Professional sports, national rivalries and geopolitical dynamics are intriguingly entwined in “The Fight,” Barak Goodman’s compellingly well-crafted docu about the legendary heavyweight bouts between Joe Louis and Max Schmeling. Somewhere between its fest circuit tour and public television airdate, pic could flex some muscles as a B.O. contender in limited theatrical runs.
Partly based on a nonfiction book by Vanity Fair scribe David Margolick, who’s credited as a consulting producer, “The Fight” nimbly alternates between parallel tracks while following the boxers on their separate paths to Yankee Stadium, site of their two fateful encounters in the 1930s.
Louis, the son of Alabama sharecroppers, fights an uphill battle to cross boxing’s color line while quixotically pursuing the heavyweight crown. He’s coached by advisers to appear humble and harmless, lest he be compared to Jack Johnson, the only previous black champ, whose “uppity” attitude rankled the white powerbrokers who controlled the sport.
Even after he breaks through to the big time, Louis dutifully sustains his image as a Bible-reading, non-threatening “good Negro.” Still, many African-Americans proudly embrace “The Brown Bomber” as role model. As one old-timer recalls, Lewis represented “our nonviolent violent way of expressing ourselves.”
In Germany, the provincial-born Schmeling makes his way to Weimar Berlin just in time to be accepted as a kind of two-fisted mascot by the city’s avant-garde writers and artists. Even after the reportedly apolitical fighter allows himself to be co-opted by Adolf Hitler and Joseph Goebbels as a symbol of Aryan supremacy, the fighter continues to sympathize with beleaguered Jewish acquaintances in Berlin cafe society.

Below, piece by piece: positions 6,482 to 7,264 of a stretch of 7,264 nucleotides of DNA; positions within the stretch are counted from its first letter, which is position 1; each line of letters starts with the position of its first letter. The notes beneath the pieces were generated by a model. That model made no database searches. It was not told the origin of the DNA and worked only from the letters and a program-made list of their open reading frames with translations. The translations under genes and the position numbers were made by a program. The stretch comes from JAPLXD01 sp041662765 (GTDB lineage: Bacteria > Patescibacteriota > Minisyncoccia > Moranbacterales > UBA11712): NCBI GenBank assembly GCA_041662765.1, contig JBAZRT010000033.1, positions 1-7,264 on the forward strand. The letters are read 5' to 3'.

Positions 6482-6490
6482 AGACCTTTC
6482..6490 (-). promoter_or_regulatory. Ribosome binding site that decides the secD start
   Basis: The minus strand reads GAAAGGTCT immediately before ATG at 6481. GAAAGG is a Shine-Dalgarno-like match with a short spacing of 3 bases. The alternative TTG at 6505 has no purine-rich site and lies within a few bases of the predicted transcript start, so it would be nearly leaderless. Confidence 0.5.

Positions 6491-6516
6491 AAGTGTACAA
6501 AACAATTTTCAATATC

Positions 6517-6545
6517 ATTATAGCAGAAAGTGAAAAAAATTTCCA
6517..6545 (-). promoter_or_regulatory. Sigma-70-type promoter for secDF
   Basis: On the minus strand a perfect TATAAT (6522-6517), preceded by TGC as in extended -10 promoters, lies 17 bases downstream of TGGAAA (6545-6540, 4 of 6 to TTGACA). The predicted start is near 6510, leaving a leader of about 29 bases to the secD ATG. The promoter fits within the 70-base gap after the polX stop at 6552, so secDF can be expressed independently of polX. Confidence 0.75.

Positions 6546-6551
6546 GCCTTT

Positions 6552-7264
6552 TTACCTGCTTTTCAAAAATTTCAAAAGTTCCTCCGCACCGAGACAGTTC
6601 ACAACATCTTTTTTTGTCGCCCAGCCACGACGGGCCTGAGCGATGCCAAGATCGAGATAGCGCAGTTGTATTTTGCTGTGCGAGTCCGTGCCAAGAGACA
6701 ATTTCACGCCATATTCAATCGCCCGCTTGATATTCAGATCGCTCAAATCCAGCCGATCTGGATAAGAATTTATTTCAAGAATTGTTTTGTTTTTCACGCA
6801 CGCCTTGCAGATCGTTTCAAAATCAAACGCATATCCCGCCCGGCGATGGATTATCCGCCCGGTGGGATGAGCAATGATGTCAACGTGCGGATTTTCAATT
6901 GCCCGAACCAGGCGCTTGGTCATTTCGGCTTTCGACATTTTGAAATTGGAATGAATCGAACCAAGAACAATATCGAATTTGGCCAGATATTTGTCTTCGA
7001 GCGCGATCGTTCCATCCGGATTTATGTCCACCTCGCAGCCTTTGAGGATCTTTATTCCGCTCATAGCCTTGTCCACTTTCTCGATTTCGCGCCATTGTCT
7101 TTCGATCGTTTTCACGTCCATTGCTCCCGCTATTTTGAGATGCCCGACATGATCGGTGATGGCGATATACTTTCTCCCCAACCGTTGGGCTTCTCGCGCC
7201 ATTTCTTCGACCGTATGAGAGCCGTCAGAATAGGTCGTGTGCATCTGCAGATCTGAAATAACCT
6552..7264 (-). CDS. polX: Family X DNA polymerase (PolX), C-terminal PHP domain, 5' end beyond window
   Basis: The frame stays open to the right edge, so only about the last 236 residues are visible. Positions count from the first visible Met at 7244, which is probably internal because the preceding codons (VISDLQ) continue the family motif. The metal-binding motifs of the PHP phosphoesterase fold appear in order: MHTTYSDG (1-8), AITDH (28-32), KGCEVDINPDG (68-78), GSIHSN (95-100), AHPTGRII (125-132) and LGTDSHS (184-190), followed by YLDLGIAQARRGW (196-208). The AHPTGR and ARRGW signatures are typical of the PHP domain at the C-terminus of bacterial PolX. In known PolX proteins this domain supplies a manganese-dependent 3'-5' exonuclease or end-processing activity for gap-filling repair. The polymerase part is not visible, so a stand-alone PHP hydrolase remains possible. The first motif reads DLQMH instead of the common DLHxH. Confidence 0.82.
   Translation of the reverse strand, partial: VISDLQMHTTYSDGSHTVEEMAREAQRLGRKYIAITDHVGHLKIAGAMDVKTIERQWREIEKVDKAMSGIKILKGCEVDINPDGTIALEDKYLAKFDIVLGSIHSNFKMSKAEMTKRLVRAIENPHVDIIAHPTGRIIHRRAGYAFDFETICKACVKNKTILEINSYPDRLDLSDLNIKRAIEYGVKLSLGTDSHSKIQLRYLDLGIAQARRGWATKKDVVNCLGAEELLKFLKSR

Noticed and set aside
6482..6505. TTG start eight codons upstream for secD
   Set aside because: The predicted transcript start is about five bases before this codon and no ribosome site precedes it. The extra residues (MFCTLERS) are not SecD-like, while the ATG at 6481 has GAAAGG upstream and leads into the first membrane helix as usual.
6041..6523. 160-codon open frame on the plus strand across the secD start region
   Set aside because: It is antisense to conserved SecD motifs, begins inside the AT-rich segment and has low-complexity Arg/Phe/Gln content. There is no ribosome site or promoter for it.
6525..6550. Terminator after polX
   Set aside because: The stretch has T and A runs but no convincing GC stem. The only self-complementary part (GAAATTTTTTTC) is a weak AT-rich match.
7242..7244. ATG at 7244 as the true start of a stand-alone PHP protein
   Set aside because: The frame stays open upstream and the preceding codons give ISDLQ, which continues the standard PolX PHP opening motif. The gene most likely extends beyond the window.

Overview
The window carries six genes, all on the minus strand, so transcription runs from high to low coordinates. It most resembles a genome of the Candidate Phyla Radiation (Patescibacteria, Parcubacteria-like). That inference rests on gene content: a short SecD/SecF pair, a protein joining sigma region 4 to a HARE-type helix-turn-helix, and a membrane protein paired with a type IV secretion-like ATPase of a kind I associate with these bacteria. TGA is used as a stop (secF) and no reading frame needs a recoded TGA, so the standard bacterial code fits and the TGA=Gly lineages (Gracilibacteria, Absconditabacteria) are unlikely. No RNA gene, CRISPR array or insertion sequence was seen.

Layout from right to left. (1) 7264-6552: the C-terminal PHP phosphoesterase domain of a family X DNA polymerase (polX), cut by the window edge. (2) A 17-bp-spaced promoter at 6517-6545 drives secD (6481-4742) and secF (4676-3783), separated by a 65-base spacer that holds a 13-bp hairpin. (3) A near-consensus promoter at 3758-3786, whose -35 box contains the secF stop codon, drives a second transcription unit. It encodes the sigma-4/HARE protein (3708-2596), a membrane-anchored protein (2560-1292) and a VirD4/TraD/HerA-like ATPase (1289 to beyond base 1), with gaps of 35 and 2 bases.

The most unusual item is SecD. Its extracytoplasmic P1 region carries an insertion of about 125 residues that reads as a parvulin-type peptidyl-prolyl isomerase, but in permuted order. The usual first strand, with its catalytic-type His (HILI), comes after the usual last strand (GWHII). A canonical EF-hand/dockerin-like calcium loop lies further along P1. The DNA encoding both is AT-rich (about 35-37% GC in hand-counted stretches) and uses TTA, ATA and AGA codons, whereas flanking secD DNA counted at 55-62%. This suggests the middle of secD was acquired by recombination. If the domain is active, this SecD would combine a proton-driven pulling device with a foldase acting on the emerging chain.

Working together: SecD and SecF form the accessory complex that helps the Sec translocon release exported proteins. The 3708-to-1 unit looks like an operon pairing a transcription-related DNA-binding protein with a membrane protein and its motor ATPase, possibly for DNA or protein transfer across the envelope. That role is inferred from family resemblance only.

On the other hand, it’s good to have friends in high places — especially when those friends hold absolute power — and Schmeling shrewdly refrains from any action that might impede his career trajectory.
Writer-director Goodman vividly conveys the sociopolitical forces at play in Germany and America throughout the ’30s, and effectively illuminates many of the bitter ironies and unlikely alliances that shaped the destinies of his subjects.
To establish himself in America as a heavyweight contender, Schmeling employs — and, apparently, befriends — New York-based Joe Jacobs, a feisty Jewish manager nicknamed “Yussel the Muscle.” Later, when U.S. Olympic officials threaten to boycott the 1936 Berlin Games, which Hitler intends as showcase for Aryan athleticism, Der Fuhrer personally importunes Schmeling to tell the officials that Nazis really aren’t all that nasty to Jews and political rivals. Schmeling is successful at making Hitler happy — but only until the decidedly non-Aryan Jesse Owens wins a fistful of gold medals for the United States.
(Pic often alludes to lingering questions about Schmeling’s true motives and political leanings, but also notes that he saved two Jewish youngsters, the children of cafe society friends, from the horrors of Kristalnacht.)
Schmeling wins his first fight with Louis in 1936, but Louis — thanks to the intercession of American boxing officials — is the one who gets a shot at the heavyweight title. By the time the fighters are re-matched for a 1938 bout, a slugfest that attracts the largest international radio audience in history, the Brown Bomber is the most widely celebrated black man in a segregated America.
The catch is, he must pummel the Aryan menace into submission — and, in doing so, strike a blow for U.S. pride — if he wants to maintain his first-class status in a country where he would otherwise be treated as a second-class citizen.
Goodman fashions a fascinating narrative from archival material, eyewitness accounts and interviews with friends and contemporaries of both boxers. German and American boxing historians also appear to offer insightful commentary and, occasionally, informed speculation. Potent mix of meticulously balanced elements is, quite simply, a knockout.